December 1943: Woody Brown and Dickie Cross paddled out on a rising swell at Sunset Beach, at a time when the North Shore had but a handful of very occasional surfers.
While the ancient Hawaiians surfed all over the Hawaiian Islands and almost certainly on the North Shore, modern surfing didn’t rediscover waveriding on the North Shore until Whitey Harrison and Tarzan Smith in 1938.
Brown, a WW2 conscientious objector and lifelong vegetarian (after apparently having looked into the eyes of a dying chipmunk he’d shot) would go on to build the first modern catamaran Manu Kai , at the time the world’s fastest sailboat and a design that would inspire the Hobie Cat.
But it wasn’t just in the water that Brown’s thrill-seeking gained him notoriety, an avid pilot who had helped wave off Charles Lindberg for his historic flight to Paris in 1927, Brown held numerous distance and altitude records as a glider pilot, receiving a telegram from President Hoover for his efforts.
He had only surfed the North Shore only a handful of times previously.
Brown and Cross, both part of the ‘Hot Curl’ movement – a group of surfers who rode finless semi hollow balsa/redwood boards with extreme vee in the tail to stop help them spinning out in the pocket – were “bored because there were no waves in Waikiki”, thus decided to tackle a 20ft swell at Sunset, which at the time was known as Paumalu.
As the swell continued to build rapidly, the pair were caught outside at Sunset, unable to make it back to beach against the raging rip. They decided to try and paddle down to Waimea, where they’d driven past that afternoon, thinking they could make their way in there.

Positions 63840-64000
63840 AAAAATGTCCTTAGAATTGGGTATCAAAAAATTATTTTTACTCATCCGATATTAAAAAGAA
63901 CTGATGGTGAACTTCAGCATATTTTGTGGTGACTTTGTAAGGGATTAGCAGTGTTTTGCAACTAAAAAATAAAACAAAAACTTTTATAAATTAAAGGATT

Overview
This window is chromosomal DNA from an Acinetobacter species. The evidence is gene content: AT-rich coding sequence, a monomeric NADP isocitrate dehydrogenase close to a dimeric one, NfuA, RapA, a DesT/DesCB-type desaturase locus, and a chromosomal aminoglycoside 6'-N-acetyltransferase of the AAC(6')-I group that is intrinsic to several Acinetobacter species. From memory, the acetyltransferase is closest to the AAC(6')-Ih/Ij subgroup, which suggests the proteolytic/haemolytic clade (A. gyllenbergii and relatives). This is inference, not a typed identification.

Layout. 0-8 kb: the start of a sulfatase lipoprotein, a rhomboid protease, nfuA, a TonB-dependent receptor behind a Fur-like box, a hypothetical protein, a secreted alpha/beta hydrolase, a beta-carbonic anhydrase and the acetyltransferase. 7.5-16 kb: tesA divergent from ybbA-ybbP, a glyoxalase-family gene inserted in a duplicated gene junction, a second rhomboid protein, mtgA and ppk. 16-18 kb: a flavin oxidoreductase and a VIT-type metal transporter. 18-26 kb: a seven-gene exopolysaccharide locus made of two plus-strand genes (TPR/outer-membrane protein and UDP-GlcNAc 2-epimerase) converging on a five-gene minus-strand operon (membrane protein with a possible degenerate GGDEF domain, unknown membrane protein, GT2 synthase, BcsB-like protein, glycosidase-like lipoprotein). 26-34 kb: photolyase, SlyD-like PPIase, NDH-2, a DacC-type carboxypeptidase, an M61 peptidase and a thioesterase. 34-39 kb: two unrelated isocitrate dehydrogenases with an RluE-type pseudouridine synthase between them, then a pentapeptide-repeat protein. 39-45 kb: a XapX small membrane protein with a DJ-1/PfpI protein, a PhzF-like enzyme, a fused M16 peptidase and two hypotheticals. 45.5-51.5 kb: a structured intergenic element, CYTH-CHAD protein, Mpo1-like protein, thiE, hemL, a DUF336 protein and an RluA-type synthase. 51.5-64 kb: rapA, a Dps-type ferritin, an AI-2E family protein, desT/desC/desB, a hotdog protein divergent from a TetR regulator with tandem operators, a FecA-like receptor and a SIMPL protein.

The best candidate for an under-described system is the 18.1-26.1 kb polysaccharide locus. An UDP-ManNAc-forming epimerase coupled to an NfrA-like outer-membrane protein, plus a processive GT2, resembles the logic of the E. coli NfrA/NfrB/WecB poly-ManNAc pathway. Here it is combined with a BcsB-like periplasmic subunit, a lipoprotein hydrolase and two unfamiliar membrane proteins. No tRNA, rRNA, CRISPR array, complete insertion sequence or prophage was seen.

By the time they’d made the 3 mile paddle, dodging outer reef bombies to arrive shortly before dusk, the swell has further built and Waimea was washing through with 40-50ft closeouts.
17-year-old Cross lost his board getting cleaned up en route, and while Brown eventually made it to the beach at The Bay naked and unconscious, Cross was never seen again.
From talking to army servicemen gathered on the beach Brown reckoned, from their description, Cross had tried to bodysurf a giant wave in, rather than dive underneath it.
While remnants of his shattered board were later recovered, Cross’s body was never found, and nobody surfed the North Shore for several years after the incident, while Waimea wasn’t ridden until 1957.
Brown was later featured surfing a 15ft Makaha wave in an iconic 1953 Associated Press photo by Thomas Tsuzuki, alongside Buzzy Trent and George Downing, an image that is widely regarded as launching Hawaiian big wave surfing into mainstream culture around the world.
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